Following my review of GUD Issue 5, it was a pleasure to receive the next volume to review. This edition of the high-quality, book-sized journal features Dave Migman’s “Flat Worm” on the cover, a darker image than MichaelO’s cover for GUD #5. “Flat Worm” shows what could best be described as a bronze skeleton of what looks like a trilobite with vertebrae (I am very very open to correction on this), on a stony background.
This cover image sets the tone for a somewhat darker collection this time. There seems to be a lot more poems (of higher quality generally, I especially liked Jim Pascual Agustin’s “Sand Clings To Me Toes, Daddy” with its capturing of one of those moments in childhood that are both magical and sad, presaging the inevitable passage of time), the stories seem to be longer, and there are none of the short comics of the previous volume. As well as being longer, I detected a darker tone to these stories.
One, Lavie Tidhar’s “The Last Butterfly,” deals with the darkest subject it is possible to tackle in fiction — the holocaust. In the last weeks of the Warsaw Ghetto uprising, a young girl already forced into premature disillusionment with the world (interesting how anthologies provide counterpoints, in this case with the girl of Agustin’s poem) encounters a mysterious artist amidst the horror.
Caroline M. Yoachim’s “What Happens in Vegas” gives us a succession of points of view of a love quadrangle (of sorts) in a world in which a drug called munin, which induces a sort of Korsakoff syndrome in which memories cannot be laid down, and is used to facilitate orgies. This story is a portrait of a marriage in decline, under the stress of disease and disillusion, as well as an ironically entertaining portrait of the pursuit of controlled irresponsibility.
Lydia Ondrusek’s “Hateful” is another depiction of family life; this time a woman who dreams that those she hates will never die, while those she loves will. This is a touching vignette really of a self-sacrificing mother and her world.
The longest story here is Lou Antonelli’s “Dispatches From the Troubles,” which takes the form of a series of newspaper stories from an alternate history universe in which an American Irish Republic was established in 1850, between the Rio Grande and the Nueces River. New York born Eamon de Valera did not return to Ireland as a child but remained in America (as Edward de Valera) and became the universally beloved President of the AIR in the early to mid-twentieth century. There was no partition of Ireland into Free State and Northern Ireland in 1921, but the victorious IRA gave the Loyalist and Unionist communities in Ireland the choice of “the suitcase or the coffin,” leading to mass emigration to the AIR. The mock news stories discuss the descent of the AIR, which has a sizeable Loyalist (or “Orange”) minority, into sectarian strife that in some ways mirrors what happened in Northern Ireland from the late 60s.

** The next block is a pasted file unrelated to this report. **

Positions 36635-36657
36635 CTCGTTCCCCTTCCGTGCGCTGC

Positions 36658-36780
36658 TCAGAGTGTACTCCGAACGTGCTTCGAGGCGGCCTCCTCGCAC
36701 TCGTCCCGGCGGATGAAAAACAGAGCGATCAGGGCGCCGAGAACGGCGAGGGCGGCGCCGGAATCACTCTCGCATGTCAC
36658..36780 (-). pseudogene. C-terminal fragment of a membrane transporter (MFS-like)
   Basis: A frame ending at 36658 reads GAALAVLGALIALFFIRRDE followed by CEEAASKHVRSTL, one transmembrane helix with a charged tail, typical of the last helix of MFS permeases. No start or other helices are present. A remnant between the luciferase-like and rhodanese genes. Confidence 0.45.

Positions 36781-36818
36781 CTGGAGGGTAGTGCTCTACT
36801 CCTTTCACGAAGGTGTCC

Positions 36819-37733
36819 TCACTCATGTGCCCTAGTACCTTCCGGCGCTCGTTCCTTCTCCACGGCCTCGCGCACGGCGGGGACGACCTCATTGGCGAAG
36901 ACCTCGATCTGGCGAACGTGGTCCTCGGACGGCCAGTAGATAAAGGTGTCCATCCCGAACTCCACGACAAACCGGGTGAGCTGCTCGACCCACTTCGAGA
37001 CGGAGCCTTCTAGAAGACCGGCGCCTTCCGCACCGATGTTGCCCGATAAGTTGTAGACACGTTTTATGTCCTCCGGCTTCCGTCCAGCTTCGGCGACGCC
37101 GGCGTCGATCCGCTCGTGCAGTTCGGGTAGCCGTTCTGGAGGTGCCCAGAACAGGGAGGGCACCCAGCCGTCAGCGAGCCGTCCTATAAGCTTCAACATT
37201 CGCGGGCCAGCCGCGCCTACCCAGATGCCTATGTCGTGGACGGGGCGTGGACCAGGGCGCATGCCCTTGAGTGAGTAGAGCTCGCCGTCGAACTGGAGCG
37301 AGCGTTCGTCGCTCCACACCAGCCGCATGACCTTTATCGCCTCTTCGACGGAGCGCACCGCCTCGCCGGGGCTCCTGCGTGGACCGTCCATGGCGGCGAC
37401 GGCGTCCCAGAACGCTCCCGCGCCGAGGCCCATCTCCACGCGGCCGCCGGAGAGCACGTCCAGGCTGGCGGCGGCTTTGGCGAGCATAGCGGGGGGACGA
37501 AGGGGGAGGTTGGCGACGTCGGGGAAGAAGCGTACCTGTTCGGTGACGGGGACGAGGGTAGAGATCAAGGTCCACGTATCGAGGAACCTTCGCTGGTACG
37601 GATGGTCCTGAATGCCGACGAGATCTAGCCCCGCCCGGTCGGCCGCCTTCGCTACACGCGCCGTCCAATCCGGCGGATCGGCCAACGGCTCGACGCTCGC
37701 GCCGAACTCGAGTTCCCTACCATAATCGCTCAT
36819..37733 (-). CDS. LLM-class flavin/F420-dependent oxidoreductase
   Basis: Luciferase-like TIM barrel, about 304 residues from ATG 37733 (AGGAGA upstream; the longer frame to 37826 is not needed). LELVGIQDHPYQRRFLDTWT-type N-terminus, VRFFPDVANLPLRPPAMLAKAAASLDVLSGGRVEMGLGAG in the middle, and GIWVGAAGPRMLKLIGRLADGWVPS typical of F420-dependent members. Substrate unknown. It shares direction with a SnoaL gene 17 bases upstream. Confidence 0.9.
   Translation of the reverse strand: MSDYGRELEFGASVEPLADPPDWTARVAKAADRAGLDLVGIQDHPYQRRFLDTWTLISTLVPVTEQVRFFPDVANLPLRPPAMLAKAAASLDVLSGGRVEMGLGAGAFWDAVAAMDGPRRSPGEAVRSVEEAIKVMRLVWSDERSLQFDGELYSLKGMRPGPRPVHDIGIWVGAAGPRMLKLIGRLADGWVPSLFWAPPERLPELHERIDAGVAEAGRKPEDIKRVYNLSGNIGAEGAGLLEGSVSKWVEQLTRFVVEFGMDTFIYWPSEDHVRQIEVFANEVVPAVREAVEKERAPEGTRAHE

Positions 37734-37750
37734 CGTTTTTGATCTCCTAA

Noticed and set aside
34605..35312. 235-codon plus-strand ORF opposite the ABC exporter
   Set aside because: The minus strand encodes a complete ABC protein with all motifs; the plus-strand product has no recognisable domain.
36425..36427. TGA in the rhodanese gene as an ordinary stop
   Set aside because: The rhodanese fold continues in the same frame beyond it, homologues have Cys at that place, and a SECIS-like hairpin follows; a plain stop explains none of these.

It is interesting, as an Irish reader, to encounter this alternate history universe. There are lots of entertainingly tweaked versions of real life figures, from William F. Buckley (a sectarian Catholic rabble rouser here, with his loquacious use of language intact) to “John” Paisley (an Americanised Ian Paisley) and a lot of clever references to real events. I must say however that something about the whole conceit did not ring true; an odd thing to say about an alternate history, but after all one of the tests of good alt history is whether it feels like “this could have happened.” Certainly the ultimate outcome of the story (which I won’t reveal) does not reflect anything that happened in Northern Ireland. There were also some odd references to the Orange community being enthusiasts of “Irish football,” which if it is meant to be Gaelic Football seems unlikely. Perhaps it is some kind of AIR version of gridiron. Antonelli’s correspondents (who include R.W. Apple, Tom Wolfe and Hunter S. Thompson) make a few solecisms with the real historical record; for instance Apple describes the Battle of the Boyne as “a famous victory over Catholic forces.” As William Of Orange’s supporters included the Pope, and you can’t get more Catholic than that, “Jacobite” would have been more accurate.
In any case, the story is diverting and, as with the previous GUD issue, this is a collection worth reading.